Kyah DeSimone loves hip-hop dance, basketball, sleepovers and fashion. But the 13-year-old Bostonian carries a weight on her shoulder that few middle schoolers can imagine: the black purse that powers her partial artificial heart, and the looming prospect of a heart transplant.
Diagnosed with dilated cardiomyopathy at age 10, Kyah lived with the slow stretching of her heart until it became too weak to pump. In October 2012, she was rushed from a friend's sleepover to a local hospital.
"I'm a nursing student, and I knew it was heart failure when I saw it," said Kyah's mom, Danielle DeSimone, recalling the horror of spotting the textbook pattern on Kyah's electrocardiogram.
Kyah was transferred to Boston Children's hospital, where doctors stabilized her with drugs. But it was a temporary fix. She needed a new heart. And until one came, there was only one option: a titanium pump, yet to be approved for children in the U.S., surgically implanted in her chest.
"In the past, we would just allow these kids to pass peacefully," said Dr. Christina VanderPluym, a pediatric cardiologist at Boston Children's Hospital. "But now we have ventricular assist devices small enough to put in children, and that's what we were able to use in Kyah."
Perhaps most famous for carrying former Vice President Dick Cheney through his 20-month wait for a transplant, ventricular assist devices, or VADs, are growing in popularity with the country's transplant waiting list. But the small, implantable device doctors wanted for Kyah was not approved for pediatric patients.
"We had to ask for an emergency exemption," said VanderPluym, recalling the rush to file paperwork with the U.S. Food and Drug Administration before they could order the device and learn how to use it. "It took a lot of work by lot of different people to make this happen."
For Danielle DeSimone, the 48-hour process felt like a lifetime.
"We didn't know if she would make it through the night," she said, describing how her once athletic daughter became violently ill, shedding pounds from her tall, thin frame. "It was the worst thing to watch, ever."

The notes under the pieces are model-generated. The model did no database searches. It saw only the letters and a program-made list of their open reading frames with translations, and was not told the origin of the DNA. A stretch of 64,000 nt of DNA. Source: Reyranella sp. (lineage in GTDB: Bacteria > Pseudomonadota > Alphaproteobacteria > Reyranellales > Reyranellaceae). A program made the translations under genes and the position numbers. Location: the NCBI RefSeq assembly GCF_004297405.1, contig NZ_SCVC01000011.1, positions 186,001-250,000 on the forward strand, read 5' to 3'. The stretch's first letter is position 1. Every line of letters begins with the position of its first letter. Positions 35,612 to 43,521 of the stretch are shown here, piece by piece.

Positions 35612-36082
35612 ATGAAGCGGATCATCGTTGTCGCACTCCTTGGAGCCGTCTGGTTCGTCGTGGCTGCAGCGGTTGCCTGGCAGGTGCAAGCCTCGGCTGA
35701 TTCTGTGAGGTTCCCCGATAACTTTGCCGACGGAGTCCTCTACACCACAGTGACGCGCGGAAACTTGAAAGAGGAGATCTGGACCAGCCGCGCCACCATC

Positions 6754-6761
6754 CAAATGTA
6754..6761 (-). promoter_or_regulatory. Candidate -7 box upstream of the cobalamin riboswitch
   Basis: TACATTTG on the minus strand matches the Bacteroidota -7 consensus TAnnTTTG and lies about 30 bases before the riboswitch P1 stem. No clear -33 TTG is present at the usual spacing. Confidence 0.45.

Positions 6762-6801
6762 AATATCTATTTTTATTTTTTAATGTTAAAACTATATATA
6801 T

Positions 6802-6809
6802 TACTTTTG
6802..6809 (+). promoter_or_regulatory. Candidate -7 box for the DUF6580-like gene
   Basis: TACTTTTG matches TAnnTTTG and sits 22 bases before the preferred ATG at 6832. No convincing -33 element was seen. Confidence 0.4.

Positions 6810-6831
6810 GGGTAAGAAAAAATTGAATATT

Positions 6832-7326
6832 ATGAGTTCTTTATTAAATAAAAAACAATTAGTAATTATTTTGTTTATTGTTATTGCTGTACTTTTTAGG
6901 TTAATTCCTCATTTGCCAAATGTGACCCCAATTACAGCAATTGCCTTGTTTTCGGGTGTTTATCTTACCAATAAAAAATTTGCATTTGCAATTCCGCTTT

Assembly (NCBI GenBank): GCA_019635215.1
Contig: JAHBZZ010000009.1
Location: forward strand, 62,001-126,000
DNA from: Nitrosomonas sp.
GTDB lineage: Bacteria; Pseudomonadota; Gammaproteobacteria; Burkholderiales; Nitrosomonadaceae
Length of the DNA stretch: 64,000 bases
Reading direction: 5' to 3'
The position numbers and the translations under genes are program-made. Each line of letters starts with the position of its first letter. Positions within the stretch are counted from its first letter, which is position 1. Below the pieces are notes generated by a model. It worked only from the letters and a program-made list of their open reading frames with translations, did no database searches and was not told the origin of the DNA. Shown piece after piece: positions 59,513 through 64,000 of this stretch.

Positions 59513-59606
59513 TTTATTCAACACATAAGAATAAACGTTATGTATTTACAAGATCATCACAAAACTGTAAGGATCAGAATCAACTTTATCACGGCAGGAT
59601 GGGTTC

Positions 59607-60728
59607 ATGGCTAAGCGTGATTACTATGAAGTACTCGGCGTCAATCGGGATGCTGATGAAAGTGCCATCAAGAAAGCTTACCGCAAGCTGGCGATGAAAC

DeSimone said it's a "miracle" Kyah survived until November 11, the day doctors connected the shiny pump to her thirsty arteries. Within an hour, Kyah's cardiac output -- the volume of blood pumping through her heart -- swelled to five liters from one.
"It was a drastic improvement," said VanderPluym, comparing the device to a "garden hose to the aorta."
But Kyah wasn't out of the woods yet. Within a week she developed a blood clot, requiring open heart surgery. She also battled infections and eerie hallucinations from the medications, according to her mom.
After a two-month stay in the hospital, Kyah got to go home. And this week, she returned to school -- a first for an American pediatric VAD patient, according to VanderPluym, who talked to Kyah's classmates about the life-saving power pack she wears over her shoulder, which connects to her artificial heart through a wire into her abdomen.
Inside the black bag, a battery pack and a monitor the size of an iPod keep the pump running smoothly as Kyah's name rises on the transplant waiting list.
"Junior high can be terrifying, especially when you're coming in with a device you're completely dependent on," said VanderPluym. "This battery pack is her life support."
When she's at home, Kyah can plug herself into the wall. If there's a power outage, the city has a backup generator on standby, in case her four back-up batteries run out. And if she's in a car, she can use an adapter to get power from the cigarette lighter.
The artificial heart, called a Heartware Ventricular System, was FDA-approved for use in kids Nov. 20, 2012 -- nine days after Kyah became one of a handful of American kids using the pump as a "bridge" to a transplant. Because it's continuous flow, meaning it doesn't contract and relax like a real heart, Kyah hears a constant hum instead of having a pulse.
"I can feel it inside, vibrating," she said. "It's very noisy."
Kyah, who wore skinny jeans and a loose gray t-shirt with a heart on the chest for her first day back at school, doesn't love the black bag. But her mom hopes to change that.
"We talked about bedazzling the bag," said Danielle DeSimone. "I'm sure we could do something."
But mother and daughter hope the bag and the device it powers are a very temporary fix.
"It's a little nerve-racking," Kyah said of the indefinite wait for a transplant. "I guess I'll just stay positive."